Category Archives: Transparency

I Don’t Know

Those three words instill fear with some people. Part of a leader’s job is to ask questions, sometimes difficult questions. I think we have to be conscious of how we are asking the questions, but I wonder why people don’t just say “I don’t know” when they don’t know the answer.
Many people feel that talking their way through an answer, even if they don’t know the answer, is better than just saying they don’t know the answer.
I disagree. I believe it’s much better, and not a sign of weakness, to just say you don’t know.
I remember my Mom telling me that you don’t have to have a good memory if you always tell the truth. I think Mom was onto something.

We often are coached to be confident. I would argue that confident people can say they don’t know the answer to something. When faced with this situation, ask yourself “why” you would be inclined to “wing it” instead of just saying it. Then keep asking “why?”

Why #1: Why won’t you just say you don’t know?
Answer 1: I’m afraid that I’ll look stupid
Why #2: Why are you afraid that you will look stupid?
Answer 2: Because I think my Boss thinks I should know the answer
Why #3: Why do you think your Boss thinks you should know the answer?
Answer 3: I don’t know.

Bingo. In this example, the core issue might be expectations between you and your Boss. Have a discussion with your Boss about expectations, and level of detail you should have in your role given your scope. Likely this conversation will be enlightening in that your assumptions of what your Boss expects do not actually match what your Boss expects. Having this conversation saves you from losing credibility when you try to “wing it” but inevitably admit to not having a clue.

If we were all much better about being open and honest about this type of thing, then we can be liberated, and not fearful, when responding to a question for which we do not know the answer.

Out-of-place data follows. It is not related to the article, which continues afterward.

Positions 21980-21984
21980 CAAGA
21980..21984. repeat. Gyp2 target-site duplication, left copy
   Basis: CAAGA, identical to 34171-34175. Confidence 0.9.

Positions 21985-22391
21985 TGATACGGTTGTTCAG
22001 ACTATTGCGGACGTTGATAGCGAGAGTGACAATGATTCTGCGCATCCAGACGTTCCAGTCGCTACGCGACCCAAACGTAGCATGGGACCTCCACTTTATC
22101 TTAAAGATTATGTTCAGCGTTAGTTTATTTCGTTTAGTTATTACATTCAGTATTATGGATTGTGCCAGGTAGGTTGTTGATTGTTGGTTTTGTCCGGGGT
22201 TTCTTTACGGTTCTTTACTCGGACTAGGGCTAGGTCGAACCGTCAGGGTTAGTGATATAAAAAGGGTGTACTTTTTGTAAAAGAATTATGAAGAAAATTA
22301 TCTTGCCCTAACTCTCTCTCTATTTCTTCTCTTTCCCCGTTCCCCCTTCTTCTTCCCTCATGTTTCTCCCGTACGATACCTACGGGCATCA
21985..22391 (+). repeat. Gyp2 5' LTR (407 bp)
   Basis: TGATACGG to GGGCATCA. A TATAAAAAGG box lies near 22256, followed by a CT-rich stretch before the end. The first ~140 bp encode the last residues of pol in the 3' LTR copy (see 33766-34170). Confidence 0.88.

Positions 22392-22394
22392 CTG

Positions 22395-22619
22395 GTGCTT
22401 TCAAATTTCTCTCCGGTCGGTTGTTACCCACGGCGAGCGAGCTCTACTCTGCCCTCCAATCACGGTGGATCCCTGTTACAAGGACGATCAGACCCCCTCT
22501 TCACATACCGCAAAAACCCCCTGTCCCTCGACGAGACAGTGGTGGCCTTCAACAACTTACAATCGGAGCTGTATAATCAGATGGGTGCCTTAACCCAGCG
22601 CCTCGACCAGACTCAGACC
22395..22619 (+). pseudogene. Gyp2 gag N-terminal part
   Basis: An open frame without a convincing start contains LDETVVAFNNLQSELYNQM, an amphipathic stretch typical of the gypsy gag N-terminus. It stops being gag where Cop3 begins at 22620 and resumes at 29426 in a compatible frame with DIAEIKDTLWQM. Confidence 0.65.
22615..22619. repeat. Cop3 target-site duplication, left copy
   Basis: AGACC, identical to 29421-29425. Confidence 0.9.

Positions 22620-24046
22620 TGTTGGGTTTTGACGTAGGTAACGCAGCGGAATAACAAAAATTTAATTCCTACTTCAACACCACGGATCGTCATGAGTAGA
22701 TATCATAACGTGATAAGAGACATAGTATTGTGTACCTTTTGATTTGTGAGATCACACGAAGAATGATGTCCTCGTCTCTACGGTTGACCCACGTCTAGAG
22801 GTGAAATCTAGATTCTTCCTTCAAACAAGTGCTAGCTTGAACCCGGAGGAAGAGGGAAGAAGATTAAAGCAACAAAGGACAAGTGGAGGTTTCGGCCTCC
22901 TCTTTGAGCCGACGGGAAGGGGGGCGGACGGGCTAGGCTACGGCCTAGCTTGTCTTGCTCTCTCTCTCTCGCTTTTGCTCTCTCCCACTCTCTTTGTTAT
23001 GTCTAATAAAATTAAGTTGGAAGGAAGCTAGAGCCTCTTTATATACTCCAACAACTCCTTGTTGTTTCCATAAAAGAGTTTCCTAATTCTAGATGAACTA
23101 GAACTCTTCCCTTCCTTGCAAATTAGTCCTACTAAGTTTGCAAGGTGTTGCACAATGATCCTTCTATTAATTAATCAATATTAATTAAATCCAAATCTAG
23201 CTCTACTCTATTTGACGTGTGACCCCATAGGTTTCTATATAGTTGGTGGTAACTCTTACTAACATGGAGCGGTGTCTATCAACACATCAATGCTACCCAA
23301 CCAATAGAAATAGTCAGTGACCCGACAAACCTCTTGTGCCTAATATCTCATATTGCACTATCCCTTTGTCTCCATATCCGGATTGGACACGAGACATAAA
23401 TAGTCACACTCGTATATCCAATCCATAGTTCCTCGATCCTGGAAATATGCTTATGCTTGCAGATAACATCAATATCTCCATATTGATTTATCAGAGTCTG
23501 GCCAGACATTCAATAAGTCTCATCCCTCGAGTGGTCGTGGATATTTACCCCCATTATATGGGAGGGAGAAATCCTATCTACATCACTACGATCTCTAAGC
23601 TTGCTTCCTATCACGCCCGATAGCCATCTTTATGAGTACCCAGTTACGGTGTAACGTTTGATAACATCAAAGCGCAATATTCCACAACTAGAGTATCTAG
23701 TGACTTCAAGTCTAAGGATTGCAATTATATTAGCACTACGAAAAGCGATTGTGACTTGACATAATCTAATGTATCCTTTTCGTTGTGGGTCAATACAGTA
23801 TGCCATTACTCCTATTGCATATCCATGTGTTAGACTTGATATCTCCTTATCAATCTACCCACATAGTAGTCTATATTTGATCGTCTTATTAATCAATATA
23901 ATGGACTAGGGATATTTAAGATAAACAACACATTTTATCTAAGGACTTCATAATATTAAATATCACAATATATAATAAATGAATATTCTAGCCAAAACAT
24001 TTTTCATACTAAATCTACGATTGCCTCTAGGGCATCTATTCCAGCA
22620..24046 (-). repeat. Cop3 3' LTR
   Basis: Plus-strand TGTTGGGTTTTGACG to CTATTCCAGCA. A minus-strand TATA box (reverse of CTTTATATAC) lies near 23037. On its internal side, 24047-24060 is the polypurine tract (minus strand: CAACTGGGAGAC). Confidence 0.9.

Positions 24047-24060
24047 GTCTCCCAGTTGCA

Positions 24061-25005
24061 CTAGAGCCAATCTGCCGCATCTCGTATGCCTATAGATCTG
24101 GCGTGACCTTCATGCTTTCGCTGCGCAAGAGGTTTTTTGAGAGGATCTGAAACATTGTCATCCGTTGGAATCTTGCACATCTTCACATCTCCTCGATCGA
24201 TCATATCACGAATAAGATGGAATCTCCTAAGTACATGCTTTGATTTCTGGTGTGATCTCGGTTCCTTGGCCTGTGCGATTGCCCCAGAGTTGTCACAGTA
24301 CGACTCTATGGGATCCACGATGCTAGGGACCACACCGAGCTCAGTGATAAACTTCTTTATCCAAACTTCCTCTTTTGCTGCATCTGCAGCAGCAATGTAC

“I don’t know, but I can find out.”

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MythBusting at Work!

I had the opportunity to hear Adam Savage, co-host of the TV series “MythBusters” speak today at the #Kronosworks conference in Las Vegas.

Savage was entertaining.  He had great slides, I’m a fan of the show, and I have to admit it was just cool to see a celebrity in action.  He talked about having a hypothesis, testing it, and then analyzing the results.  You learn from this process.

There we were, 2500 knowledge workers, there to learn, anxious to apply these concepts!

But he didn’t really tie anything to work.  Not at all.  Zilch.

Thank you Adam!

You may be wondering why I’m thanking Adam for such an obvious omission.

Truth is, this has been my calling for years.  I’ve written about the concepts before, like in my most popular blog about the power of betting a burrito.  We so often stop short of trying out or experimenting on new things based on our opinions or speculations about a topic.  Sometimes I just get too impatient, and just want to test out the hypothesis.  It wasn’t until Savage’s talk today that I tied it all together: We need to think like MythBusters at work.

Take an idea.  Develop a hypothesis.  Test it out.  Learn.

It takes leaders, like you, to move your initiatives and ideas into this model.  Don’t get caught in a speculation showdown.  Challenge your partners to test stuff out.  Bet burritos.  Take action.  Heck, you might even bust some myths along the way.

Let’s Take That Online, not Offline…

“Let’s take that offline.”

Generally speaking, that means that the topic at hand is deemed more appropriately discussed privately, and not out loud with the entire community.

Besides never knowing who actually takes the action to setup the offline discussion, the “offliner” or the “offlinee”, I wondered if anyone has ever said, “let’s take that online” instead of “let’s take that offline.”

So why would you ever actually elect to have topics liked this discussed online versus offline?

I’ve found that the offliner’s questions or concerns about the topic may actually be the same questions or concerns with the broader group. Taking it online, and thus out loud for the questions/concerns to be raised–and answered–may benefit the entire community of people. Taking it offline can imply that the entire community would not benefit from the dialog around the topic, but how do we know?